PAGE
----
Shares of specialty pharmaceutical developer Collegium Pharmaceutical (COLL 1.14%) rose over 23% today after the company announced that it will acquire the pain drug Nucynta from Depomed (ASRT -0.16%). The move will expand its pain management portfolio and its top line -- significantly.
Investors are also cheering what it could mean for Depomed, which has struggled to justify the $1.05 billion acquisition of Nucynta from Janssen in early 2015. Continually falling sales for the franchise have weighed on the stock this year, so a relatively favorable divestment to Collegium Pharmaceutical could provide more certainty for the company going forward.
As of 11:48 a.m. EST, Collegium Pharmaceutical stock had settled to a 11.9% gain, while Depomed's had settled to a gain of 9.8%
Aside from the significant increase in revenue that will be achieved, the acquisition is a bit of a head scratcher for Collegium Pharmaceutical for a couple of reasons.
First, the company has begun finding success with its Xtampza brand of abuse-deterrent pain drugs, which are becoming an increasingly important focus for the U.S. Food and Drug Administration as it looks to combat the opioid crisis. That was certainly an important narrative for the company, too, but investors may need to rethink that considering Nucynta has a high risk of dependence and addiction.
Then again, the FDA's intent to speed up the development and commercialization of generic abuse-deterrent drugs poses a risk to brand-name drugs such as Xtampza. From that perspective, it makes sense that Collegium Pharmaceutical would be keen to diversify its business through an acquisition, and the more mature Nucynta is wildly more successful than its own pain product. Through the first nine months of 2017, Xtampza generated $17.7 million in revenue, while Nucynta notched $183.3 million in revenue.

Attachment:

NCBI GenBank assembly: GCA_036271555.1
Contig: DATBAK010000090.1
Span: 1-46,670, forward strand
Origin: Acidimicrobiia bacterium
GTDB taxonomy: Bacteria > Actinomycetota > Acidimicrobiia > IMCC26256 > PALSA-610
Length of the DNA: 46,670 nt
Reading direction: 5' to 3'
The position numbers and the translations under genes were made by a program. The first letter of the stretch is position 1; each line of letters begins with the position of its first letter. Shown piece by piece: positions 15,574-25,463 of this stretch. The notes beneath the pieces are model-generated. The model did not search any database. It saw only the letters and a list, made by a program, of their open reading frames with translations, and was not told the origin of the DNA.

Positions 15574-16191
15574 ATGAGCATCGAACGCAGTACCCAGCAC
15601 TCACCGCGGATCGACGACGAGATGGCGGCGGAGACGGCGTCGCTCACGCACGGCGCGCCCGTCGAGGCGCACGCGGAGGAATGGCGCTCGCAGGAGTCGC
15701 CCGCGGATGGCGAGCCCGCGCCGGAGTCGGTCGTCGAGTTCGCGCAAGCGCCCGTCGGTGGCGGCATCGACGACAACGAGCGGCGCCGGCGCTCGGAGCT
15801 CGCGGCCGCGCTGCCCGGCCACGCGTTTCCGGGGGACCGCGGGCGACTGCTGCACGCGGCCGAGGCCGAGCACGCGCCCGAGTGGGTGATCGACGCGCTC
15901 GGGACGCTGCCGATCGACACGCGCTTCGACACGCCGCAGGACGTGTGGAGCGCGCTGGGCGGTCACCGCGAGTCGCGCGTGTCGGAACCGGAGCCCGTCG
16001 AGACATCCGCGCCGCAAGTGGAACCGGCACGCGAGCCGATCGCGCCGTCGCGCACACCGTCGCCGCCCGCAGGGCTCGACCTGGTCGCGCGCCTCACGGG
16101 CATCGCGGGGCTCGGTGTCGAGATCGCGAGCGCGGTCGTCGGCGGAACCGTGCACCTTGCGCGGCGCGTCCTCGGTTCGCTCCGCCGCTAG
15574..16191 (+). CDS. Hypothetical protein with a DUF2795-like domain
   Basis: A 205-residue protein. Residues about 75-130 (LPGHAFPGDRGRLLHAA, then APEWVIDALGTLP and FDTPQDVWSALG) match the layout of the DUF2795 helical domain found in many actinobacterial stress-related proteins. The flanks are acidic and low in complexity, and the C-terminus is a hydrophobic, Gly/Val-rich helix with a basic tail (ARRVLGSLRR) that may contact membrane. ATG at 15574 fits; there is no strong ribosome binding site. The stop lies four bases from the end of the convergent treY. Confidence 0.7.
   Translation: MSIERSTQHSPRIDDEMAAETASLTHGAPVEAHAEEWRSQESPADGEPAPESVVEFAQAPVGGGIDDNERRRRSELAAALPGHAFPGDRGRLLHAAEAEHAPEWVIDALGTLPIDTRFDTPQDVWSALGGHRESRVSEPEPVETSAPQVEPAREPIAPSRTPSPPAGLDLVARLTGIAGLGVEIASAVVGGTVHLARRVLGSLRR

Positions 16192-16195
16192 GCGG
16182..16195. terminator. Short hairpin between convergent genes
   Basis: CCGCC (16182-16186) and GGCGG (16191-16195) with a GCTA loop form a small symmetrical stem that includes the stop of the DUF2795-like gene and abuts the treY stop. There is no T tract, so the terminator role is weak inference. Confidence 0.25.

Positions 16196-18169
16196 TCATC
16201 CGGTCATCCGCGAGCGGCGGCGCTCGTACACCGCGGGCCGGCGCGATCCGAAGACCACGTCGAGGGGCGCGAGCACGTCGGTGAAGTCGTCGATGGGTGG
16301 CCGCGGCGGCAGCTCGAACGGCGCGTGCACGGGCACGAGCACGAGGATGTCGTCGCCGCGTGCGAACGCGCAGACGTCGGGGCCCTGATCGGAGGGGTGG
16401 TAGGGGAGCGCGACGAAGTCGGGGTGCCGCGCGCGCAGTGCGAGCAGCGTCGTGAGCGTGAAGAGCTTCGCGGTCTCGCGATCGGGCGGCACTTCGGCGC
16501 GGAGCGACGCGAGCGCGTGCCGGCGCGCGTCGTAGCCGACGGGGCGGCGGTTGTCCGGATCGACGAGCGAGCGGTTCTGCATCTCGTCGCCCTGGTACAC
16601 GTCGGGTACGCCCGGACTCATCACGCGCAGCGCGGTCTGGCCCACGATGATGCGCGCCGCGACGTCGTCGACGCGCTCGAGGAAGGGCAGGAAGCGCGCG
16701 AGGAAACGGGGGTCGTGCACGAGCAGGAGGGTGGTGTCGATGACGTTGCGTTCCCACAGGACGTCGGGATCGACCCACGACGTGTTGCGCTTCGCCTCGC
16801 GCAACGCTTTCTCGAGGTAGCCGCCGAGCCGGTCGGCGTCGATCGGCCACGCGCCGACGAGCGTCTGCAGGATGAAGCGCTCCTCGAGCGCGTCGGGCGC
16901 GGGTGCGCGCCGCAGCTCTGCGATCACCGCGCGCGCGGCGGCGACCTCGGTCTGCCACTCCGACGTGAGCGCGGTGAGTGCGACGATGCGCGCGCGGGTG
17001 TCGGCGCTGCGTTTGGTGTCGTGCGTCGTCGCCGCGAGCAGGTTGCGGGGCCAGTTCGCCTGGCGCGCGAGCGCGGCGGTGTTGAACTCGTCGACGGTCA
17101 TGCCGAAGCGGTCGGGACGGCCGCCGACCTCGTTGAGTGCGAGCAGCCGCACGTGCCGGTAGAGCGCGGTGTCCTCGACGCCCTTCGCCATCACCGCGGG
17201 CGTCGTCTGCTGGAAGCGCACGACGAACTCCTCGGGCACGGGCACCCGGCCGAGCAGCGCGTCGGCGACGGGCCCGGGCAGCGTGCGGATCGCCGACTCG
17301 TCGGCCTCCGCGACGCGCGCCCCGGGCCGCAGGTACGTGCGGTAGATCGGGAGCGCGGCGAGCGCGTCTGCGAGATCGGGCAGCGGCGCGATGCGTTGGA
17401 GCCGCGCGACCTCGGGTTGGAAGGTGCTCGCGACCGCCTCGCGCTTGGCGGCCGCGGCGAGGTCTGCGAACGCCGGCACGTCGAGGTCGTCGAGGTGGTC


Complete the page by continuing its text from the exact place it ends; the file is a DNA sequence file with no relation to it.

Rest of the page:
But the financial details of the deal will significantly erode the increase in sales. For the first four years of the agreement, Collegium Pharmaceutical must pay Depomed a minimum annual license fee of $135 million, plus double-digit royalties on annual sales over $233 million. Given that quarterly sales of Nucynta have been falling throughout 2017, the value of the deal could come into question during that four-year period if the new owner of the brand doesn't find a way to reverse the revenue trend.
The high gross margins of Nucynta should allow Collegium Pharmaceutical to benefit financially from the deal -- even after accounting for sizable annual licensing payments -- but perhaps not nearly as much as investors think. The big question now is whether the company's sales force can halt sliding revenue for the drug franchise to increase the long-term value of the acquisition.